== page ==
As there are two metal thin films coated onto the substrate surface, each current collector needs to go through the thermal evaporation process twice and different metal ingots are used in each process. The material adopted for the electricity conduction layer is copper. The material adopted for the corrosion resistance layer is nickel. To increase the amount of electricity received from the MEA, the thickness of the copper was greater than that of the nickel because the cost and melting point of copper are lower than those of nickel. Figure 5a shows the completed single-cell current collector is shown in Figure 5b. The completed anode and cathode current collectors for the 3-cell DMFC module are shown in Figure 6a,b, respectively.

3. Disc-Type Direct Methanol Fuel Cell (DMFC) Fabrication

After the DMFC current collector fabrication is completed the next step is to assemble the disc-type DMFC. In order to determine suitable thermal evaporation parameters, first a single-cell DMFC is constructed. An exploded 3D CAD drawing is shown in Figure 7. The anode and cathode current collectors are fabricated using the method described above. The MEA is sandwiched between the anode and cathode current collectors. A gasket made of polydimethylsiloxane (PDMS) coated at the FR4/Epoxy plate is placed between the two layers to prevent leakage. Both anode and cathode end boards are made of polymethylmethacrylate (PMMA) and assembled at the sides of the two ends. All components are screwed together. A picture of the assembled single-cell disc-type DMFC is shown in Figure 8. After the single-cell disc-type DMFC is studied a 3-cell disc-type DMFC module is fabricated. Like the single-cell disc-type DMFC, the exploded 3D CAD drawing of the 3-cell disc-type DMFC module is shown in Figure 9. All components are also screwed together. A picture of the assembled 3-cell disc-type DMFC is shown in Figure 10.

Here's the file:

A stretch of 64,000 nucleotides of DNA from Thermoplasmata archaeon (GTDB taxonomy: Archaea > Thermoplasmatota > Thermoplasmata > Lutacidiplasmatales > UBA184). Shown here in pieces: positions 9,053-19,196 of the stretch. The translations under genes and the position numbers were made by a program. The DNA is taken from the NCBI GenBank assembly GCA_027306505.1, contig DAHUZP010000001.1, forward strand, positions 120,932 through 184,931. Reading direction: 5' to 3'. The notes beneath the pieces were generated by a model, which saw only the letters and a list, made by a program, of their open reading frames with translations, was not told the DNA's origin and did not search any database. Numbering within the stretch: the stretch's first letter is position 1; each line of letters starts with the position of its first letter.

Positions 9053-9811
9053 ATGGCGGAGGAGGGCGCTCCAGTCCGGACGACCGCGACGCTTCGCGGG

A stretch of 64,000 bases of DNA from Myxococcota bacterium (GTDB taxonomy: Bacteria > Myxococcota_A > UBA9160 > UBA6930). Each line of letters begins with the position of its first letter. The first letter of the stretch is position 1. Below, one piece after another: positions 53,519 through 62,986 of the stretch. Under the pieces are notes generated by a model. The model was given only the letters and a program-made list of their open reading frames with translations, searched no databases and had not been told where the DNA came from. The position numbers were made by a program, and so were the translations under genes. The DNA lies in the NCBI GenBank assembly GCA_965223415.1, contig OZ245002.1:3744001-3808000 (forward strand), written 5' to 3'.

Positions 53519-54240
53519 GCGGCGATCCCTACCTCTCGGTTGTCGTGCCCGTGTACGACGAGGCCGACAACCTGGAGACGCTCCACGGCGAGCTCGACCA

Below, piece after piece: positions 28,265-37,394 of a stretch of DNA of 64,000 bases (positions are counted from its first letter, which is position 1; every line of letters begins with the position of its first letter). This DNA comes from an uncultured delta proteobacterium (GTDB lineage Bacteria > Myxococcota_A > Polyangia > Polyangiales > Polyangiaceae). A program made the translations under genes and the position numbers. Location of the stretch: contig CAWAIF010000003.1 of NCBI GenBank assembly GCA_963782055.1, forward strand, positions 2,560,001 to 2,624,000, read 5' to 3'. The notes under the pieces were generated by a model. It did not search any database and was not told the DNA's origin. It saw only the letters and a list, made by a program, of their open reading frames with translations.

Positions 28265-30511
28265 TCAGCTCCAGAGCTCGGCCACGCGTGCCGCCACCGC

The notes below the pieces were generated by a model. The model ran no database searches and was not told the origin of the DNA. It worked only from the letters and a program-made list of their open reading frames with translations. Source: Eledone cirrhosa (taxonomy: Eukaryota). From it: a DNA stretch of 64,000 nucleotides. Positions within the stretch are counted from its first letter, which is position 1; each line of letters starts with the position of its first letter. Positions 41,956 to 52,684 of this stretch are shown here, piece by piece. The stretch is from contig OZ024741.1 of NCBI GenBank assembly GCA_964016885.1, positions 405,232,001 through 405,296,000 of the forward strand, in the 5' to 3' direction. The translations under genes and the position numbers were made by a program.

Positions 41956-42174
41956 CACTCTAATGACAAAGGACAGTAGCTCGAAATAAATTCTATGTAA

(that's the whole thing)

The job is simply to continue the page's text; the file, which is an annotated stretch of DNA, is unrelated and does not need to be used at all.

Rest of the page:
4. Results and Discussion

4.1. Resistance Comparison of the Single-Cell DMFC Current Collector

To determine the electrical resistivity of the current collectors of different metal thin film thicknesses made through the thermal evaporation processes, four points were selected and measured for the single-cell DMFC collector. The selected four monitoring points for the single-cell DMFC current collector are shown in Figure 11. The copper thin film thickness, the electricity conduction layer, was set at 15, 20 and 25 KÅ. The nickel thin film thickness, the corrosion resistance layer, was set at 2, 4 and 6 KÅ. The results are shown in Table 1. According to the results, the resistivity is quite low for any combination, with the range from 1.35 to 3.50 mΩ. Compared to the nickel thin film thickness, the copper thin film thickness dominates the effect. If the copper thin film is thicker, the electricity resistivity becomes lower. This is because copper has higher electrical conductivity than nickel. If the copper thin film thickness is increased from 15 to 20 KÅ, the electrical resistivity decreases significantly compared with that from increasing the copper thin film thickness from 20 to 25 KÅ.